With apologies to the many truly kind-hearted women named Karen, “Karen” is the code word among restaurant servers and other customer service workers for a customer who feels entitled and demands her own way at the expense of others. Karen behavior is often loud and obnoxious — “I want to see the manager NOW!” But it can be subtle.
Recently, I read about a woman whose son, a drug addict, was redecorating his bedroom and picked a paint color he liked for the walls. His mom thought, “Since he’s always stoned, how would he know what color to choose?” and bought a different color instead. Later she wrote, “Arrogance makes me think not only that my decorating color scheme is superior, but that my thoughts and beliefs are more important than the thoughts and beliefs of others, that my life has more credence than the lives of others.”
That’s Karen in a nutshell.
Lately, it seems that our nation has become a nation of Karens. Our divisive politics have crept into every area of our lives, with Karens everywhere pitting themselves against each other. A week or so ago, a man in Michigan who was refused service at a convenience store for not wearing a face mask stabbed a 77-year-old customer. Later he was fatally shot by a deputy.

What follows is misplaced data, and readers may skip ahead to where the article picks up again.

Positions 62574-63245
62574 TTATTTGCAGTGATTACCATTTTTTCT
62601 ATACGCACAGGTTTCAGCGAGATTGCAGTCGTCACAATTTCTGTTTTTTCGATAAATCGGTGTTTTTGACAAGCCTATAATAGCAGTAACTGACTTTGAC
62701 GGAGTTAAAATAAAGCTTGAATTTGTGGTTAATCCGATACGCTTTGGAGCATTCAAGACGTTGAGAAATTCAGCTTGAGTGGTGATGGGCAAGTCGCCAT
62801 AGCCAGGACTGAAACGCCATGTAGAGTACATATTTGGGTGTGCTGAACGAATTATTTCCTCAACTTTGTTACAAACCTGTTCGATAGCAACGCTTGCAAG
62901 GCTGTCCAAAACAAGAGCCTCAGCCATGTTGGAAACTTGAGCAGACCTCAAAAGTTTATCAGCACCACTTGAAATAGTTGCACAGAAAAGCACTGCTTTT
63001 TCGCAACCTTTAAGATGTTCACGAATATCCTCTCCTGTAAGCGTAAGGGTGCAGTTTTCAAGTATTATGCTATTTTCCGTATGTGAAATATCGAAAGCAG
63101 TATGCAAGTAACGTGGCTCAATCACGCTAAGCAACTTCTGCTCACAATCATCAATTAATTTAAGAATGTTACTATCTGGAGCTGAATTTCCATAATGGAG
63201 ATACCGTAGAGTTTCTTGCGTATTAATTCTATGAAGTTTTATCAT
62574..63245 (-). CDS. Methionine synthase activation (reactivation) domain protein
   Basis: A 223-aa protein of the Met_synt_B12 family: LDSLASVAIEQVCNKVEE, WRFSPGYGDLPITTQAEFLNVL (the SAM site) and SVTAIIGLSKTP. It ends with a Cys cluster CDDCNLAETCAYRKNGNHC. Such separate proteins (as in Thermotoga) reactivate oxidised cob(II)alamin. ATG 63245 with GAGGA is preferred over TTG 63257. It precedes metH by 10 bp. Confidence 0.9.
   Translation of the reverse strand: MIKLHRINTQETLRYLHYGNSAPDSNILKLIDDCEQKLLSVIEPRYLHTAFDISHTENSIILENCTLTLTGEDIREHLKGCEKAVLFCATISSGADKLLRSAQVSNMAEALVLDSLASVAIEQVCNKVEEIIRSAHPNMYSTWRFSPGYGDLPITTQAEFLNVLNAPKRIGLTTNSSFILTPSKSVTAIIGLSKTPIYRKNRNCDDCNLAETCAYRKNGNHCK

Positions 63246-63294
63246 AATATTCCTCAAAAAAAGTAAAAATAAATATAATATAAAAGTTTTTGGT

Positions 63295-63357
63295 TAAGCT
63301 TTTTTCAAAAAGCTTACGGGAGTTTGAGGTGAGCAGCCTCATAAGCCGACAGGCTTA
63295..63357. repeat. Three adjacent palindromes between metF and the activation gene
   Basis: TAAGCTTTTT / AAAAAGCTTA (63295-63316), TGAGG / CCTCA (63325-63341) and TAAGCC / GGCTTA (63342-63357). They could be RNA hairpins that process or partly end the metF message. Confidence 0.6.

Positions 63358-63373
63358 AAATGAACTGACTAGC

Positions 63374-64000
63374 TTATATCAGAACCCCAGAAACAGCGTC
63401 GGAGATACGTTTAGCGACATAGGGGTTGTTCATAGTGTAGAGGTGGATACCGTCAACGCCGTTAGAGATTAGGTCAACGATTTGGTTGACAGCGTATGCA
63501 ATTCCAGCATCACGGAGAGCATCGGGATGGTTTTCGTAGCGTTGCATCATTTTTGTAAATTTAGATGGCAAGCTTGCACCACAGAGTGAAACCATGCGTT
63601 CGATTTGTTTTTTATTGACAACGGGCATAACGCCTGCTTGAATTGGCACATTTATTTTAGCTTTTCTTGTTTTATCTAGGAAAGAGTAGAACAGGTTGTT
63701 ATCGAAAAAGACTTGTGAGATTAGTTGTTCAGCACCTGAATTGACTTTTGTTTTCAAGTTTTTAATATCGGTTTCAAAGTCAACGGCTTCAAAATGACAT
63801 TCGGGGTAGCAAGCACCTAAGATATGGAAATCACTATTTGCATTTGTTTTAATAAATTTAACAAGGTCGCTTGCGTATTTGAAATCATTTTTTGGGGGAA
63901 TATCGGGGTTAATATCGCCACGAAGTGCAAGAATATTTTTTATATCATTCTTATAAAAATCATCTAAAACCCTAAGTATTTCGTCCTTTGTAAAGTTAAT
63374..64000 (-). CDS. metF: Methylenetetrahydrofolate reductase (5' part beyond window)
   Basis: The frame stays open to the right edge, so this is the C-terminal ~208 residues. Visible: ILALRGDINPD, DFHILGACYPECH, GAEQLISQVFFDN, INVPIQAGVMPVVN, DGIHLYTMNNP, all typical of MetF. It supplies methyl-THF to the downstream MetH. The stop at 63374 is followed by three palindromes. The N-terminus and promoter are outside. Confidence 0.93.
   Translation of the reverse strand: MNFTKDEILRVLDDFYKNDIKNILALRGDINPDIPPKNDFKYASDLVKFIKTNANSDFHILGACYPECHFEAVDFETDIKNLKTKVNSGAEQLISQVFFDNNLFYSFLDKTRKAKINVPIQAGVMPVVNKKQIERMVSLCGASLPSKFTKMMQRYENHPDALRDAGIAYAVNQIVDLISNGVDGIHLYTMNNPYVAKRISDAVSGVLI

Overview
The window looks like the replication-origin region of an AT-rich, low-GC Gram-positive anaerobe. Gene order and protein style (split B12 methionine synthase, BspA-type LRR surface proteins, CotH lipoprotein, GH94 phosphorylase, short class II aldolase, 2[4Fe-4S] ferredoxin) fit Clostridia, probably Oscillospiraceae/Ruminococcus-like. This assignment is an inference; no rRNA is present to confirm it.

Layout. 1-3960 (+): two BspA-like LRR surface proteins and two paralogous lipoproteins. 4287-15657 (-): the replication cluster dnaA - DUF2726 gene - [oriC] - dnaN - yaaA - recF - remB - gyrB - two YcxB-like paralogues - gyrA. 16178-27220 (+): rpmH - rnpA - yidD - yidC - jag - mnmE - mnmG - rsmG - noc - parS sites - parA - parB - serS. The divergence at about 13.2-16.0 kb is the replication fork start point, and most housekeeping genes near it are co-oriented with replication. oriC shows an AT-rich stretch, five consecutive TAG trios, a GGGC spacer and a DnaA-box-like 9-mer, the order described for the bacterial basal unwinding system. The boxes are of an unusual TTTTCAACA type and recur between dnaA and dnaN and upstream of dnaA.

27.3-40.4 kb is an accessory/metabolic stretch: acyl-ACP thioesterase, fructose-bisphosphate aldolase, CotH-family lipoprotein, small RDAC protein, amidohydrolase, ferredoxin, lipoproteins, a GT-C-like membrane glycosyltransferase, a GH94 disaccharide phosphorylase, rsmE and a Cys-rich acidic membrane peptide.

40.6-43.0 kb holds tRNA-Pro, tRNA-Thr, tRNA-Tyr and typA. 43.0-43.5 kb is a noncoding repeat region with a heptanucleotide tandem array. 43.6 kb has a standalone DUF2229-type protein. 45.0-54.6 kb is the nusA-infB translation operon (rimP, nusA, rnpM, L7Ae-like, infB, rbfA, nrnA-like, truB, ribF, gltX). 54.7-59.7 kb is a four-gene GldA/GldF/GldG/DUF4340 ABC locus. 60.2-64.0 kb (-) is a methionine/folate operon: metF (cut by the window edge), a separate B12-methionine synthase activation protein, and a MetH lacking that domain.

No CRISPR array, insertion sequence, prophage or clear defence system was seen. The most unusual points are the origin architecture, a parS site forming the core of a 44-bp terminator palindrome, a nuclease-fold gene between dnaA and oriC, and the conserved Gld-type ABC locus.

I’m not here to argue or debate face masks. I’m simply pointing out that our lack of humility and simple human kindness for one another and the way we hate those with whom we disagree is also a very real pandemic, sadly, even among Christians.
In his famous prayer, St. Francis of Assisi gave us the answer for our 21st-century souls when he wrote: “Lord, make me an instrument of your peace. Where there is hatred, let me sow love; where there is injury, pardon; where there is doubt, faith; where there is despair, hope; where there is darkness, light, and where there is sadness, joy.” Maybe if this was our prayer each day, people wouldn’t be killing each other over pieces of cloth. May God have mercy on us all.